The return signal fiber 414 carried light back to the spectrometer 404, allowing the liquid absorption spectra of the liquid 422 to be measured. Although not a limitation, the path length used for the present dip probe configuration was 10 mm.

Nitrate Ion Absorption Characteristics

Refer now to FIG. 5, which is a graph of aqueous nitrate ion absorbance from about 250-350 nm. Regardless of concentration, these plots exhibit two ultraviolet (UV) absorption peaks. A first peak, which is relatively weak, is centered at about 300 nm. A second, much stronger peak is centered at about 210 nm. Both peaks are relatively broad such that useful absorption data may be obtained at wavelengths away from the peaks. The optical system used in these experiments could measure UV-VIS absorption spectra from about 200 nm to 700 nm, and report results from measurements that employed data from the stronger, second UV absorbance peak of nitrate at about 210 nm.

However, it was found that for nitrate loadings as high as 100 ppm, the short-wavelength absorbance values were too high for accurately measuring concentrations for wavelengths less than about 230 nm. Therefore, absorbance spectra at wavelengths in the range 235 nm to 240 nm were used instead. This modified absorbance range provided good results while still allowing strong (but not completely saturated) signals.

Refer now to FIG. 6, which graphs nitrate absorbance spectra over the 235-240 nm range for concentrations ranging from 1 to 100 ppm of nitrate. These spectra were obtained by placing the transflection dip probe into nitrate-distilled-water solutions that had been previously prepared. The reference spectrum in each case was deionized water.

Refer now to FIG. 7, which shows plots and quadratic curve fits of calibration data relating absorbance at a given wavelength to the nitrate ion concentration present. FIG. 7 shows calibration data for the wavelengths of 235 nm, 238 nm and 240 nm, with a high degree of correlation (respectively, R2=0.9999, 0.9987, and 0.9969).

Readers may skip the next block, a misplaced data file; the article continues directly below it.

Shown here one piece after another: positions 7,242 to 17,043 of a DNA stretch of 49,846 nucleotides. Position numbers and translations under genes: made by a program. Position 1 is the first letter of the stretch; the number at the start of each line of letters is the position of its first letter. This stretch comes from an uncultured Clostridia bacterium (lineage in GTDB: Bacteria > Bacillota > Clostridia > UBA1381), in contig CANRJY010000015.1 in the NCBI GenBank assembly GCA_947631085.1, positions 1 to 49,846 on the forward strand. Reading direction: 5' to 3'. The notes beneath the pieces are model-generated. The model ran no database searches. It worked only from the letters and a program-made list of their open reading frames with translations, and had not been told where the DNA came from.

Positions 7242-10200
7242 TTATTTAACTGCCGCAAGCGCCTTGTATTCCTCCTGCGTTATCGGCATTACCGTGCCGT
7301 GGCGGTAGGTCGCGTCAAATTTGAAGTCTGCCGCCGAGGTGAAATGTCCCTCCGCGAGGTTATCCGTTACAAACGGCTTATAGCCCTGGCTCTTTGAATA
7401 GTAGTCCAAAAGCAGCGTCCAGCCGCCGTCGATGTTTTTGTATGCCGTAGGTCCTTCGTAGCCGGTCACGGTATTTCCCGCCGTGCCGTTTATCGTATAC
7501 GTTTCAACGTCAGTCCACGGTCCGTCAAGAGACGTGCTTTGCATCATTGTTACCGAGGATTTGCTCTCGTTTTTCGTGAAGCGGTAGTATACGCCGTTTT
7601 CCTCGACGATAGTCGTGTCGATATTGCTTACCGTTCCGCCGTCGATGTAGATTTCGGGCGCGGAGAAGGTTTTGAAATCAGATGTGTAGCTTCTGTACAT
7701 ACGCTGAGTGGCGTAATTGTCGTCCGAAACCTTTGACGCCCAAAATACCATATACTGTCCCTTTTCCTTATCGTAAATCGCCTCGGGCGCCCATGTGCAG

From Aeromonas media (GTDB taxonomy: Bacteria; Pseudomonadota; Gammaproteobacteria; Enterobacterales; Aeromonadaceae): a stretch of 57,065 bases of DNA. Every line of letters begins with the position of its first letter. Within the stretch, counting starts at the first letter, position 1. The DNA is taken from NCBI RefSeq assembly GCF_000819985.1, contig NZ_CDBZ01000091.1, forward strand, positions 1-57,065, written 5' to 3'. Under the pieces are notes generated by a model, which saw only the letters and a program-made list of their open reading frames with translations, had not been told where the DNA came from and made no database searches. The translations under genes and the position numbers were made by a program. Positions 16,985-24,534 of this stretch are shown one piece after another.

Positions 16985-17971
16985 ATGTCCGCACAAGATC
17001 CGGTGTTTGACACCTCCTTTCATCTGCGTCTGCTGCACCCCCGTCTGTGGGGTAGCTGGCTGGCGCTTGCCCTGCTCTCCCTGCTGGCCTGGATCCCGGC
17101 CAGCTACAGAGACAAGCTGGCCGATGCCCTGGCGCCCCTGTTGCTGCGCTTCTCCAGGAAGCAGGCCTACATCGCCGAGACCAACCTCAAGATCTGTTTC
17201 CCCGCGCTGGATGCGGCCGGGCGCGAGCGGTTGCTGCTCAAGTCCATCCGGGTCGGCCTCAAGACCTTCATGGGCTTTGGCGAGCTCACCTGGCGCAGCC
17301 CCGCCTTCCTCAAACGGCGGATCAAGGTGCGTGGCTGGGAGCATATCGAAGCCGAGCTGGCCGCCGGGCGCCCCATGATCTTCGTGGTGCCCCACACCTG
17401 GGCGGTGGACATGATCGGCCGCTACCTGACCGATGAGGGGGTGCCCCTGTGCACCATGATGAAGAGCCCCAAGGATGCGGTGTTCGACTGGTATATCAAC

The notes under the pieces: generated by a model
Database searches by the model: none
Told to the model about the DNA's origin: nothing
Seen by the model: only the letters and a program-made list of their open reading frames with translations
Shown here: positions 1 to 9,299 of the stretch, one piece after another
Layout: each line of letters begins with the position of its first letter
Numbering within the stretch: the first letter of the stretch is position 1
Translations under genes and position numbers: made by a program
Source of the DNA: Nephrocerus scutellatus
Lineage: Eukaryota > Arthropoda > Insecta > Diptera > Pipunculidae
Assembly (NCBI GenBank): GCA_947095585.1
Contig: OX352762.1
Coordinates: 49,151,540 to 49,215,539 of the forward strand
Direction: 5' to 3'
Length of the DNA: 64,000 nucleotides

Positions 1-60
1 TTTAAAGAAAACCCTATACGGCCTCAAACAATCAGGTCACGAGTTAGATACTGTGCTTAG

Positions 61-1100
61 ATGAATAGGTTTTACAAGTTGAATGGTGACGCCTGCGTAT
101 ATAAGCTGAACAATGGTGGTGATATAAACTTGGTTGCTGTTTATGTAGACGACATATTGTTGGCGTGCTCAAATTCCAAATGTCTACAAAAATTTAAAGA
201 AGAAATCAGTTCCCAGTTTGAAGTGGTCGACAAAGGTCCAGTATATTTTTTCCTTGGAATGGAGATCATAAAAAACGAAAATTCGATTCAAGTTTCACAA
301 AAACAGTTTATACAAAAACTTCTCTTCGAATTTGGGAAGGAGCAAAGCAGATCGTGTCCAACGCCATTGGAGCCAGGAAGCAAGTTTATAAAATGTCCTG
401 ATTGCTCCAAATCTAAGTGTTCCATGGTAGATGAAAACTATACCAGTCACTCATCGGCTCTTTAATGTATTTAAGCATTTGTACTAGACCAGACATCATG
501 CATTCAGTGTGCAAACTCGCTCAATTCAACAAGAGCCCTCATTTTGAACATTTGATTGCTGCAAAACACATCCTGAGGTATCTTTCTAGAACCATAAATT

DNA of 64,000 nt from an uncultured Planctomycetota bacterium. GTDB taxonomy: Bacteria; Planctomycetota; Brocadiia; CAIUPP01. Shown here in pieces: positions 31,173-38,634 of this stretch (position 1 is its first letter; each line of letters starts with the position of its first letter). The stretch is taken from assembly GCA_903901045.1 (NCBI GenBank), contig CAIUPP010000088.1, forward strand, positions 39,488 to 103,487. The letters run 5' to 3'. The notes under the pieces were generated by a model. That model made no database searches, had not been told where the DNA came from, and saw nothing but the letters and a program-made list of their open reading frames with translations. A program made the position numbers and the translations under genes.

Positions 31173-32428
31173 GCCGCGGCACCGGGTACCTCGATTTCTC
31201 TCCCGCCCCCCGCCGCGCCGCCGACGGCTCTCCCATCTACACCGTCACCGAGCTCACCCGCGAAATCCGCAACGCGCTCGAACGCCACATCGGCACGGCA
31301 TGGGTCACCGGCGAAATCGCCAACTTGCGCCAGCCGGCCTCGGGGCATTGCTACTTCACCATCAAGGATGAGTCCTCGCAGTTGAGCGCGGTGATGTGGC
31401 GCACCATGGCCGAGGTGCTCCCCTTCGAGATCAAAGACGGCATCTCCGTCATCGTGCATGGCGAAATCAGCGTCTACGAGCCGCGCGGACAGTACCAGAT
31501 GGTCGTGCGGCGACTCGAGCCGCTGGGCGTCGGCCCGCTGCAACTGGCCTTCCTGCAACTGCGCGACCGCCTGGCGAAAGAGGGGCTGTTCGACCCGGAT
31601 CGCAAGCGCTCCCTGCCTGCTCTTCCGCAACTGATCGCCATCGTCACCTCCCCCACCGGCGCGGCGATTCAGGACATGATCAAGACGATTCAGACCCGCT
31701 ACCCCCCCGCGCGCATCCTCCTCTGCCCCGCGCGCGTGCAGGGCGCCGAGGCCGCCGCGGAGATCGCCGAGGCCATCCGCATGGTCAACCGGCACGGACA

Experimental Results—Diffusion Experiments

To test the performance of the in-situ solution sampler, diffusion experiments were conducted at two different water content levels of packed Oso Flaco fine sand (taken from the Oso Flaco sand dunes near Guadalupe, Calif., USA). The first water content had a saturation of 0.434 m3 m−3. The second water content was 37 cm suction equivalent water content of 0.347 m3 m−3.

To start the experiment with fully saturated conditions, a Büchner funnel was filled with 100 ppm NO3— solution. Oso Flaco fine sand was packed around a supported in-situ solution sampler previously described. The resulting bulk density was 1.50 Mg m−3. The diffusion experiment at saturation was started by adding 12 ml deionized water into the in-situ solution sampler. The changes in concentration with time were measured with both Ion Selective Electrode and UV-VIS fiber optic transflection dip probes during NO3 diffusion from the Oso Flaco soil solution into the sampler solution of both probes.

Refer now to FIG. 8, which graphs the results of the time-varying absorption spectra from the saturated diffusion experiment previously described. FIG. 8 shows absorbance spectra at different times, such as 0, 7, 22, 46, and 72 hours.

Refer to associated FIG. 9, which restates the time-varying nitrate ppm levels measured at wavelengths of 235 nm, 238 nm and 240 nm of FIG. 8. The differences between the data values for these wavelengths are taken to represent the uncertainties in the measurements, which are dependent on the experimental apparatus. Also shown for comparison are experimental data that were obtained using a nitrate Ion Selective Electrode. The data sets are very similar, indicating that both of these independent measurement probes work well, and that the optical probe works equally well at all of the 235 nm, 238 nm and 240 nm wavelengths.

It is also evident from the data of FIG. 9 that the asymptotic value of 100 ppm (the initial bulk surrounding nitrate concentration) would take well in excess of 100 hours to even closely approach. Given the data from FIG. 9, the time constant of the diffusion process (as there is no bulk flow in this experimental setup) could readily be calculated with a least squares curve fit to derived analytical models.

Refer now to FIG. 10, which is a graph showing the time varying nitrate ion concentration inside the solution sampler as a function of time with two soil water content levels, one with 0.434 m3 m−3, and the other at 0.347 m3 m−3.

For the experiment with saturated Oso Flaco sand (at 0.434 m3 m−3), the nitrate ion concentration measured inside the cup ultimately (beyond the time scale of the graph) increased exponentially close to the final value of 98.44 ppm, as would have been attained theoretically for a homogeneously mixed solution of the same solution volumes.